With the opening of Tasmania’s first licensed Aerodrome at Western Junction (Launceston) in 1931, Charles Kingsford Smith would fly the first passenger service from Essendon. The direct air link with Victoria was established.  

Western Junction Aerodrome, February 1933
Western Junction Aerodrome, February 1933


Aero Club and Western Junction Aerodrome

Captain Joseph Francis flew the first plane off the newly completed Western Junction aerodrome on 23 November 1930. It was the Gipsy Moth, VH-ULM, of the Australian Aero Club (Tasmanian Section).

A group of Launceston aviation enthusiasts formed the Aero Club in October 1927, (later renamed the Tasmanian Aero Club, which still operates today). Their goal was to establish an aerodrome at Launceston and undertake pilot training.

The Aero Club and Civil Aviation selected the site at Western Junction just south of Launceston city. The Commonwealth Civil Aviation Branch purchased land in 1929 from the Hogarth families and developed Tasmania’s first licenced aerodrome a year later.

The Federal Government, through Civil Aviation, offered a pilot training subsidy, as well as training planes, to the Aero Club

By late 1930, everything was ready with the Aero Club receiving two Gipsy Moth biplanes, registrations VH-ULM and VH-ULN. The Aero Club contracted Matthews Aviation to undertake the pilot training and maintain the planes. Captain Joseph Francis was the instructor and Lawrence Johnson his assistant.

The Aerodrome was officially opened on 28 February 1931 when an Air Pageant was held. 15,000 people (over 10% of the Tasmanian population) attended.

It is now known as Launceston Airport.

Kingsford Smith (centre in leather coat) and passengers of first A.N.A flight to Western Junction, January 1931 [Weekly Courier]
Kingsford Smith (centre in leather coat) and passengers of first A.N.A flight to Western Junction, January 1931 [Weekly Courier]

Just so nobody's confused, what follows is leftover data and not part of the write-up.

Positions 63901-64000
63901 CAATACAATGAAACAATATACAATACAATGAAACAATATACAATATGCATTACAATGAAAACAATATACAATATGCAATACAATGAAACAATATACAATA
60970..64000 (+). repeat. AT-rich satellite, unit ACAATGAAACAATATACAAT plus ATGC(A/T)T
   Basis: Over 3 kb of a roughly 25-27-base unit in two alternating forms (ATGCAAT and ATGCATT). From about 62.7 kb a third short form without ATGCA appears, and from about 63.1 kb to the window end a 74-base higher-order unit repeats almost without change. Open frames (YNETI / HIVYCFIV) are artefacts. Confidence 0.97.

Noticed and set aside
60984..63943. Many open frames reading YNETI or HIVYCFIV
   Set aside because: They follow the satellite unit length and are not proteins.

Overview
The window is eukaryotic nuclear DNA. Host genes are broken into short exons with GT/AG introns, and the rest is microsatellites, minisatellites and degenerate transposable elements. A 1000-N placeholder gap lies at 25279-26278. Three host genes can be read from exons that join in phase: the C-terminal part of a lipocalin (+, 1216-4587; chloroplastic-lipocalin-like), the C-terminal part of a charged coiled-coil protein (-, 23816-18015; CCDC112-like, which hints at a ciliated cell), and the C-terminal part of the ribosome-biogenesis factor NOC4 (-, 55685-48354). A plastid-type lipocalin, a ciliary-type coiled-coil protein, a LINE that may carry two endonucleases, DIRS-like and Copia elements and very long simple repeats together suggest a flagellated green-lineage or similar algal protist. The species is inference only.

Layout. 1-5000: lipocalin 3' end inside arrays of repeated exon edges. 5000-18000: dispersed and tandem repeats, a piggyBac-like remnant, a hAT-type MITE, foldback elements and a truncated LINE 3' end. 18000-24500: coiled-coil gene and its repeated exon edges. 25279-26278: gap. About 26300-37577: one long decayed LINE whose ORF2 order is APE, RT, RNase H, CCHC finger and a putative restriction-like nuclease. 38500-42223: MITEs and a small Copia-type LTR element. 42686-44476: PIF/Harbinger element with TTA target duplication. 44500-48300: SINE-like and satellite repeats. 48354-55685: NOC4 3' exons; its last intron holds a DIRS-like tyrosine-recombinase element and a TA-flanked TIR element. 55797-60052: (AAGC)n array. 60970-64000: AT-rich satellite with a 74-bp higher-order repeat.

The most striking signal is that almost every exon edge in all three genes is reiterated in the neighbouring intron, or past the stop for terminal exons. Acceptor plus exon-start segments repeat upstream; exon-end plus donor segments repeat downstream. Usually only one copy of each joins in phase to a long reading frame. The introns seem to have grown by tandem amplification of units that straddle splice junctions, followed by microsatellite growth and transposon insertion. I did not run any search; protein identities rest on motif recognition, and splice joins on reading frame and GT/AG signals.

Charles Kingsford Smith, after inaugurating A.N.A. Passenger Service to Western Junction, January 1931 [Weekly Courier]
Charles Kingsford Smith, after inaugurating A.N.A. Passenger Service to Western Junction, January 1931 [Weekly Courier]


First Bass Strait Passenger Flights – Australian National Airways

Piloted by Charles Kingsford Smith, the Southern Cloud, VH-UMF, carried 10 commercial passengers from Melbourne to Launceston on 16 January 1931.

Charles Kingsford Smith and Charles Ulm became Australian icons in 1928 when they were the first to fly across the Pacific Ocean, from California to Brisbane, in the Southern Cross. Completed in three sections, the flight took a total of 82 hours

They then formed Australian National Airways, (A.N.A.), one of Australia’s pioneering airlines. A.N.A. used five planes similar to the Southern Cross, that could carry ten passengers. They were named Southern Moon, Southern Sun, Southern Star, Southern Cloud and Southern Sky.

A.N.A. operated passenger flights between Brisbane, Sydney and Melbourne in 1930. The following year they extended the service to Launceston and Brighton in Tasmania. This was the first commercial passenger service across Bass Strait.